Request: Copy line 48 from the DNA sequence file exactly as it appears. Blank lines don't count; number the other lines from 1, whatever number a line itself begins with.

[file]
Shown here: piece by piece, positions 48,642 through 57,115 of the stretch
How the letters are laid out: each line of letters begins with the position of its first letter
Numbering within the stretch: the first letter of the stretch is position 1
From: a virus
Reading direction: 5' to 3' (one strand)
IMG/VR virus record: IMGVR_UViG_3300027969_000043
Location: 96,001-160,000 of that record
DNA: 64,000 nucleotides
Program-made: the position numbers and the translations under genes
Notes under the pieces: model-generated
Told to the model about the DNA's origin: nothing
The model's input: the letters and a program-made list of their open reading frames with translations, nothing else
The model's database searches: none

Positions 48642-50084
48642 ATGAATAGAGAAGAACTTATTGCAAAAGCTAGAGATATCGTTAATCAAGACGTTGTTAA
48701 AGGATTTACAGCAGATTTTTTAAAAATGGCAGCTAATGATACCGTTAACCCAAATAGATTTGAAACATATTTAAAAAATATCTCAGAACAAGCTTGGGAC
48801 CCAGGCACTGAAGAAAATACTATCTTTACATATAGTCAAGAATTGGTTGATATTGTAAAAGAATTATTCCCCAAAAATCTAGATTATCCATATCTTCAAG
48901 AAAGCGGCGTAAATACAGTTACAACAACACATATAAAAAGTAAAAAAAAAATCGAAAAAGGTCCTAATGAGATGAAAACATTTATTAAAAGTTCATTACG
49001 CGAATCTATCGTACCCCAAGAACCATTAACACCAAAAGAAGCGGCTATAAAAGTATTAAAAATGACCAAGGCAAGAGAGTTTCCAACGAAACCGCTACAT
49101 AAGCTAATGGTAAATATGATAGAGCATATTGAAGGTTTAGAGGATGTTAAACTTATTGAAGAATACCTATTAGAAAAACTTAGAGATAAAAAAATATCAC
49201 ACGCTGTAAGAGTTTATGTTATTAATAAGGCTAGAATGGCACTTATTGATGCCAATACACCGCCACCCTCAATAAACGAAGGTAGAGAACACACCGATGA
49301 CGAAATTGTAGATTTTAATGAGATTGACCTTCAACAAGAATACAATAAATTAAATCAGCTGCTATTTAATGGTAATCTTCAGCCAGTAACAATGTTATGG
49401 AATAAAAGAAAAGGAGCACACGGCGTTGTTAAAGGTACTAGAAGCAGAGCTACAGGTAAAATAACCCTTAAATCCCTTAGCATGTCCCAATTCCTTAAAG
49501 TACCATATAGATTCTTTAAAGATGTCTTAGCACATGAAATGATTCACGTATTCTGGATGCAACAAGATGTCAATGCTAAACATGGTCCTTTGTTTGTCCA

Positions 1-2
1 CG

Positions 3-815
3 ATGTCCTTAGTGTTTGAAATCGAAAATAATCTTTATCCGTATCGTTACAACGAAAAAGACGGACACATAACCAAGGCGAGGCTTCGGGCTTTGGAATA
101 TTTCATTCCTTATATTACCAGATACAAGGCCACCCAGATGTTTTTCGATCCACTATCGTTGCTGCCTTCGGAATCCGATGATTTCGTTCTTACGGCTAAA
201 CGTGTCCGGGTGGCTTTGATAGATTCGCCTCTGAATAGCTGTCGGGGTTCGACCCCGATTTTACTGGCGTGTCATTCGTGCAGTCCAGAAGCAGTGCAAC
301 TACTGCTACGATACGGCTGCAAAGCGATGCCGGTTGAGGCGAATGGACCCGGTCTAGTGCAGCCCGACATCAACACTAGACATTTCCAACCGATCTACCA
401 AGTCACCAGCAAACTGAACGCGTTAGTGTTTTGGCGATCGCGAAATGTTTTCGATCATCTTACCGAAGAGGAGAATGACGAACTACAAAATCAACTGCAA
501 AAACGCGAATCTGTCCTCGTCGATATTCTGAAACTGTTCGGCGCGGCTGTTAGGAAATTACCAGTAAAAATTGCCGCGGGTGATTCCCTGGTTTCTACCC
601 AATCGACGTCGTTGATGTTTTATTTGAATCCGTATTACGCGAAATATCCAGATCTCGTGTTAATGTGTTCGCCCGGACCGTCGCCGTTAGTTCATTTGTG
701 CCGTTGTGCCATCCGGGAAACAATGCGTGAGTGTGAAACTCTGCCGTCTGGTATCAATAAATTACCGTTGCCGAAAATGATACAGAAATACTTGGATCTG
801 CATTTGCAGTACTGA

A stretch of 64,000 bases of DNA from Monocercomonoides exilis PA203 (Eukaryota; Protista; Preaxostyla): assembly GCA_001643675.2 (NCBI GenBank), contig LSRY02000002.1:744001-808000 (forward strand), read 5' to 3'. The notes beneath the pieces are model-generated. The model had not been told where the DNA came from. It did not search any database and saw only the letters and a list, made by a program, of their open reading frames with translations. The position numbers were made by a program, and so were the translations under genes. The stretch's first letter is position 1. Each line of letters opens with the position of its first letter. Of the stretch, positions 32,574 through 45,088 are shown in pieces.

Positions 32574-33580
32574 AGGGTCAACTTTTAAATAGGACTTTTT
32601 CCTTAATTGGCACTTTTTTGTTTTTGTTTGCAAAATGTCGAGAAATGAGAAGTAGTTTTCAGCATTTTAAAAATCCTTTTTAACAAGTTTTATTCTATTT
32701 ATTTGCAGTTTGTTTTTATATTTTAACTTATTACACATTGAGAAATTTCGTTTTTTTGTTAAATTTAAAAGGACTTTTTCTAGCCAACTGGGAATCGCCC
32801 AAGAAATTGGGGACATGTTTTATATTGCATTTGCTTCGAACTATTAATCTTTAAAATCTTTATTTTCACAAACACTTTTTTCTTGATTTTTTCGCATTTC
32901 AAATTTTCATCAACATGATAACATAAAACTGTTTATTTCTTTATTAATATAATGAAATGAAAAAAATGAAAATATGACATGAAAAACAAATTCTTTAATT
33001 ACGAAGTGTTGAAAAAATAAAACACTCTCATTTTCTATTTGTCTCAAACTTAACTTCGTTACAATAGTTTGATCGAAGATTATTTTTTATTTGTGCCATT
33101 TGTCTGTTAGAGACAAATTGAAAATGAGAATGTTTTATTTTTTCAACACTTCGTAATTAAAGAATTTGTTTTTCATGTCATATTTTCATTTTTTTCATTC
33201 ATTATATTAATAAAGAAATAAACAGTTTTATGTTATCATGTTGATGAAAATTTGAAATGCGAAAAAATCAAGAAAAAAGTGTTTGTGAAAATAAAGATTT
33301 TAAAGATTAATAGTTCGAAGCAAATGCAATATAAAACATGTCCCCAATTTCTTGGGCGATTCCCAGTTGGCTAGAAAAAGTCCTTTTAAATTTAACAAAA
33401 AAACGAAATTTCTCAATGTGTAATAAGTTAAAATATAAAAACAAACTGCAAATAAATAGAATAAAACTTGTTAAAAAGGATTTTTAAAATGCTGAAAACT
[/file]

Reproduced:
33401 AAACGAAATTTCTCAATGTGTAATAAGTTAAAATATAAAAACAAACTGCAAATAAATAGAATAAAACTTGTTAAAAAGGATTTTTAAAATGCTGAAAACT